There’s a thread on Quora asking “I am powering a bank’s website using WordPress. What security measures should I take?” The answers have mostly been ignorant junk along the lines of “Oh NOES WP is INSECURE! let me take my money out of that bank”, so I wrote one myself, which I’ve copied below.
I agree there’s probably not a ton of benefit to having the online banking / billpay / etc portion of a bank’s website on WordPress, however there is no reason you couldn’t run the front-end and marketing side of the site on WordPress, and in fact you’d be leveraging WordPress’ strength as a content management platform that is flexible, customizable, and easy to update and maintain.
In terms of security, there are a two simple points:
- Make sure you’re on the latest version of core and all the plugins you run, and update as soon as new version become available.
- Use strong passwords for all user accounts. For extra credit you could enable a 2-factor plugin, use Jetpack’s WordPress.com login system, or restrict logged-in users to a certain IP range (like behind a VPN).
If your host doesn’t handle it, make sure you stay up-to-date for everything in your stack as well from the OS on up. Most modern WP hosts handle this (and updates) for you, and of course you could always run your site on WordPress.com VIP alongside some of the top sites in the world. If you use any non-core third party code, no harm in having a security firm audit the source as well (an advantage of using open source).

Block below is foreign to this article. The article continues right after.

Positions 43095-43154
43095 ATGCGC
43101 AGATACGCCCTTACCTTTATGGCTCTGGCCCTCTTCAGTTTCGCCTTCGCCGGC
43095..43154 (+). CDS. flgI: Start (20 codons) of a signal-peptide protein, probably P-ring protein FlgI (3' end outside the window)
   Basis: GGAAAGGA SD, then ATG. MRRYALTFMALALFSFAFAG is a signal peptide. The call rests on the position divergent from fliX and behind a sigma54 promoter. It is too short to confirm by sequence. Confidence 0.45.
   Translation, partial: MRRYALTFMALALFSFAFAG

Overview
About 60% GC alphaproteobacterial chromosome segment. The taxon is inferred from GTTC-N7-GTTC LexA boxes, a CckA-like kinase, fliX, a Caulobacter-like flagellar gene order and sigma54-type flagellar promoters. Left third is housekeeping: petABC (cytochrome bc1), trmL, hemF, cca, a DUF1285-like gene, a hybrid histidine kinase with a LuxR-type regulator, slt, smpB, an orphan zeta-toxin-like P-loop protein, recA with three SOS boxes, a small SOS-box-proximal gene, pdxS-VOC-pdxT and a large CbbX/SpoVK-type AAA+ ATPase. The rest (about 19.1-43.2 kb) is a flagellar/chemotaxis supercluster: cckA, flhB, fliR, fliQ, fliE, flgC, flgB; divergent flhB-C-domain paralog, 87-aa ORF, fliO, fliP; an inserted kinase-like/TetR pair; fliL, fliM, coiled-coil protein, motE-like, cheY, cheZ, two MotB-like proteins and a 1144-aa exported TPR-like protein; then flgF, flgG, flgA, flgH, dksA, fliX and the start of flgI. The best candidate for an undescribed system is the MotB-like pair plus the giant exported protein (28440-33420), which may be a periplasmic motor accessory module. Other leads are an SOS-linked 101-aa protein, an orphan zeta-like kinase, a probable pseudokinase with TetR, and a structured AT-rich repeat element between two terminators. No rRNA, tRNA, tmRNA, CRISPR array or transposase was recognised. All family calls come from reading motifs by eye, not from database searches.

For an example of a beautiful, responsive banking website built on WordPress, check out Gateway Bank of Mesa AZ. WordPress is also trusted to run sites for some of the largest and most security-conscious organizations in the world, including Facebook, SAP, Glenn Greenwald’s The Intercept, eBay, McAfee, Sophos, GNOME, Mozilla, MIT, Reuters, CNN, Google Ventures, NASA, and literally hundreds more.
As the most widely used CMS in the world, many people use and deploy the open source version of WordPress in a sub-optimal and insecure way, but the same could be said of Linux, Apache, MySQL, Node, Rails, Java, or any widely-used software. It is possible and actually not that hard to run WordPress in a way that is secure enough for a bank, government site, media site, or anything.
If you wanted any help on this feel free to reach out to Automattic as well, we have a decade of experience now dealing with high-risk, high-scale deployments, and also addressing the sort of uninformed FUD you see in this thread.
If you’ve developed a major bank site in WordPress leave a link in the comments.